Earth in danger

Earth in danger
by Erik Marquez

“By withdrawing from Paris, it sends a clear signal out to the world that it’s fine to ignore more than 97 percent of the world’s scientists – and when the most powerful nation on Earth rejects the basic premise of scientific consensus, then you’d better believe that this will encourage the American people to do so too. This is the most severe symptom yet of the anti-intellectual pandemic that’s spreading across the country.”

Earth…you in danger girl. 😔

Earth... you in danger girl

10 Facts About Climate Change and Global Warming


Climate change is real, and we need you to spread the facts. We’ve rounded up 10 important facts about climate change and global warming. Share these with your friends on social media and spread the word about this critical issue.

97 percent: The percentage of scientists who agree that warming trends over the past century are very likely caused by human activity.

1950: Year when atmospheric CO2 levels broke records from the previous 400,000 years, sharply rising and continuing to grow.

6.7 inches: Rise in global sea levels over the last century. The rate of rise has doubled in the last decade.

16: Number of record-breaking hottest years since 2000. 2016 was the hottest year yet.

1.5 degrees: The average worldwide temperature increase in Fahrenheit compared to a century ago.

400 parts per million: Average concentration since 2016 of CO2 in the atmosphere, compared to 275 PPM for past 400,000 years.

9: The 9 most explosive fires in America’s history have all occurred since 2000, with 2015 having the biggest fire (10.1 million acres burned) in American history.

19th century: When the heat-trapping nature of CO2 was first demonstrated.

30 percent: The increase in acidity of the world’s oceans.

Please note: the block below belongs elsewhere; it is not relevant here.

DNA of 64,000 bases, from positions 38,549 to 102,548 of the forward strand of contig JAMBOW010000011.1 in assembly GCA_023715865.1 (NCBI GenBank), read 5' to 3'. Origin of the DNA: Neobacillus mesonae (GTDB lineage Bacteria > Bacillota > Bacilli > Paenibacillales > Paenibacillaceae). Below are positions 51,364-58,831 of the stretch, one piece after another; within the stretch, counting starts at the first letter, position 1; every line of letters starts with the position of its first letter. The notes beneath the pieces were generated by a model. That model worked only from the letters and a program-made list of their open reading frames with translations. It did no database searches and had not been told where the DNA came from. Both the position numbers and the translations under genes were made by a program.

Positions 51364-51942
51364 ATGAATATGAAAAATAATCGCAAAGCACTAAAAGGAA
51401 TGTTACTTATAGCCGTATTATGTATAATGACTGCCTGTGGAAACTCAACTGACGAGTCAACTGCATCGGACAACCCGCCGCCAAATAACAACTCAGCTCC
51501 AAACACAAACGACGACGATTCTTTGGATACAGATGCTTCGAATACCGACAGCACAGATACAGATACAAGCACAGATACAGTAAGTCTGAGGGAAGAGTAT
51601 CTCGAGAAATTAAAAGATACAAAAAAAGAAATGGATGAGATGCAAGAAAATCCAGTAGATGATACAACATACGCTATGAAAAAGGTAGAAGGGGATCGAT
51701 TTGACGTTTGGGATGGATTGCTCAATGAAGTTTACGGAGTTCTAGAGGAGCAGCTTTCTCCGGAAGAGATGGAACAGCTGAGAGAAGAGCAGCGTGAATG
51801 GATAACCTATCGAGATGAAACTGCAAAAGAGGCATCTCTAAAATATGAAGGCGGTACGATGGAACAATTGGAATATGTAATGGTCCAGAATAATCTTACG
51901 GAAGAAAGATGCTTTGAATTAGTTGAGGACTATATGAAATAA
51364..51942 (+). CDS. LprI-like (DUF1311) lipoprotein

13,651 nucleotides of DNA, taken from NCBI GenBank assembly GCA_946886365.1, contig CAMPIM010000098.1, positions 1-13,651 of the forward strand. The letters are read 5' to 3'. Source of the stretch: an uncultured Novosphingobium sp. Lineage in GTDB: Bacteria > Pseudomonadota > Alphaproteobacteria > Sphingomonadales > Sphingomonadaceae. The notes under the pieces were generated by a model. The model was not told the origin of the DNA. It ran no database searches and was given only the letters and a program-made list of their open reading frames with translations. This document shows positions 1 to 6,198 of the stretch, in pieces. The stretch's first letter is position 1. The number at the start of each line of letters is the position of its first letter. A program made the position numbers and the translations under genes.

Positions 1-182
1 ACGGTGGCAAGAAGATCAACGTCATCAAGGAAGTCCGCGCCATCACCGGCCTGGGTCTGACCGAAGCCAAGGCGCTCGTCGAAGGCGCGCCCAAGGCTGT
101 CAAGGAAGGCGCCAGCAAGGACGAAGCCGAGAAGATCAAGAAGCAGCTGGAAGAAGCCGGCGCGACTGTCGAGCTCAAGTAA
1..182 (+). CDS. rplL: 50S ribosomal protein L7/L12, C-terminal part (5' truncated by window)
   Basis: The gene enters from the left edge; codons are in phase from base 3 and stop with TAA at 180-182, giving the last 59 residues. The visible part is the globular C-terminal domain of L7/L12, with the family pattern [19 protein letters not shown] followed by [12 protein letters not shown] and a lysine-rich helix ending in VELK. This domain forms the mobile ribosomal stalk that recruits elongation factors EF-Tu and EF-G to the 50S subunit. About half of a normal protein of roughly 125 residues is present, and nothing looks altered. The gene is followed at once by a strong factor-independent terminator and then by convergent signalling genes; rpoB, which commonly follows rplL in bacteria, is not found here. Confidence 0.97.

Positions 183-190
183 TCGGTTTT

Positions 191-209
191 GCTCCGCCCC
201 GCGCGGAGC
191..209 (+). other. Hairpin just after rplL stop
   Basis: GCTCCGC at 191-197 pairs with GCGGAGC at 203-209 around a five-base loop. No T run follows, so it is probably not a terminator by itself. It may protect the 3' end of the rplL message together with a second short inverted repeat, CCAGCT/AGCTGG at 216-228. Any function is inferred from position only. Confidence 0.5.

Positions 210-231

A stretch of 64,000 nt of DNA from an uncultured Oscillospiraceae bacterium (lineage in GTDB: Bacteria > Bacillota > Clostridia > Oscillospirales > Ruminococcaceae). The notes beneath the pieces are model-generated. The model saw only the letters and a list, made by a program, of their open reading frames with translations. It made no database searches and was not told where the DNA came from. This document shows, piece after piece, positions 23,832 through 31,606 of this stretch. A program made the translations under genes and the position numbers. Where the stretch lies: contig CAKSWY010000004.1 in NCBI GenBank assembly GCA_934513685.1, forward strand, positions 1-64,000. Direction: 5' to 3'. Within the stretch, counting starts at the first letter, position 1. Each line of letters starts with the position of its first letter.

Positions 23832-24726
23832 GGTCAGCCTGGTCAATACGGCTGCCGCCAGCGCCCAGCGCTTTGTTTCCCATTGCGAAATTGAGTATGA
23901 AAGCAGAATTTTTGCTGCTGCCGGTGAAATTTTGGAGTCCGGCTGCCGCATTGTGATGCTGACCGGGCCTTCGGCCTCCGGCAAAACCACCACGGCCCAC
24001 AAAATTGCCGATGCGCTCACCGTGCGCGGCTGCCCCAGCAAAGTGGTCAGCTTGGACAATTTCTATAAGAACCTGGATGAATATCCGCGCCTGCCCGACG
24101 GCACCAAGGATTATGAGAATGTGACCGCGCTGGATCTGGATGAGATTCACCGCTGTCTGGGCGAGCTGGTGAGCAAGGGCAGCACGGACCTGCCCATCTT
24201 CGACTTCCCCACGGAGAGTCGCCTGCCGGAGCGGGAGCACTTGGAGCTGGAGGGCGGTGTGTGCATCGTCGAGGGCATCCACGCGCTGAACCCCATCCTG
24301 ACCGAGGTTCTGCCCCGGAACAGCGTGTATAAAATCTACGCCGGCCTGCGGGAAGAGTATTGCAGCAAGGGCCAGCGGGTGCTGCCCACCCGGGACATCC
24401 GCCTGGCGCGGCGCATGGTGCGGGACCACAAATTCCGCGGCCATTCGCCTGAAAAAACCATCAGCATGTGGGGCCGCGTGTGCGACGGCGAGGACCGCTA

$180 billion: Estimated economic losses to the United States by end of the century if no action is taken on climate change.


Climate change is a global problem, and it requires solutions on a global scale. One of those is hiding in plain sight. Our lands provide an untapped opportunity – proven ways of storing and reducing carbon emissions in the world’s forests, grasslands and wetlands, or natural climate solutions as we call them.

More than 30% of the climate change goals that our world leaders established at the 2015 Paris Climate Convention can be achieved through the power of nature.

This means that nature-based solutions – such as stopping deforestation and restoring coastal ecosystems – can get us more than a third of the way to the emission reductions needed by 2030.

Let’s give nature back its power to protect us! Oceans, grasslands, wetlands, peat bogs, forests – when they’re destroyed, the carbon they hold is released into the air, and their ability to provide us with life-giving assets disappears. A huge part of our climate work, therefore, is continuing the work that we’re known for: saving nature.     

These stories showcase the power of nature to solve climate change. 

Maximizing Nature’s Role in Solving Climate Change
Tackling climate change isn’t just about changing how we produce and use energy. We must also maximize nature’s role.

Forest Carbon Science
Stay informed about the latest in climate change science on Cool Green Science.

This Decade’s Most Important Climate Solution
Read about how nature-based solutions are an essential piece of the climate puzzle. And nature’s time is now.

Mapping Ocean Wealth
Learn more about how our oceans and wetlands can help store carbon.

The Next Agriculture Revolution is Under Our Feet
We need to support innovation in soil health to meet the growing demand for food while strengthening the health of our communities, land, water and climate.

Not All Forestry is Carbon Equal
Learn about how forests clean our air, enhance water security and serve as the world’s oldest and most proven carbon storage technology.

The Forgotten Climate Solution
The land sector has the potential to deliver at least 20% of the climate solution.

Seeing the Forest for the Trees
See how we are helping loggers in the Bureau District make changes that yield healthier local villagers and more intact forests sequestering carbon.



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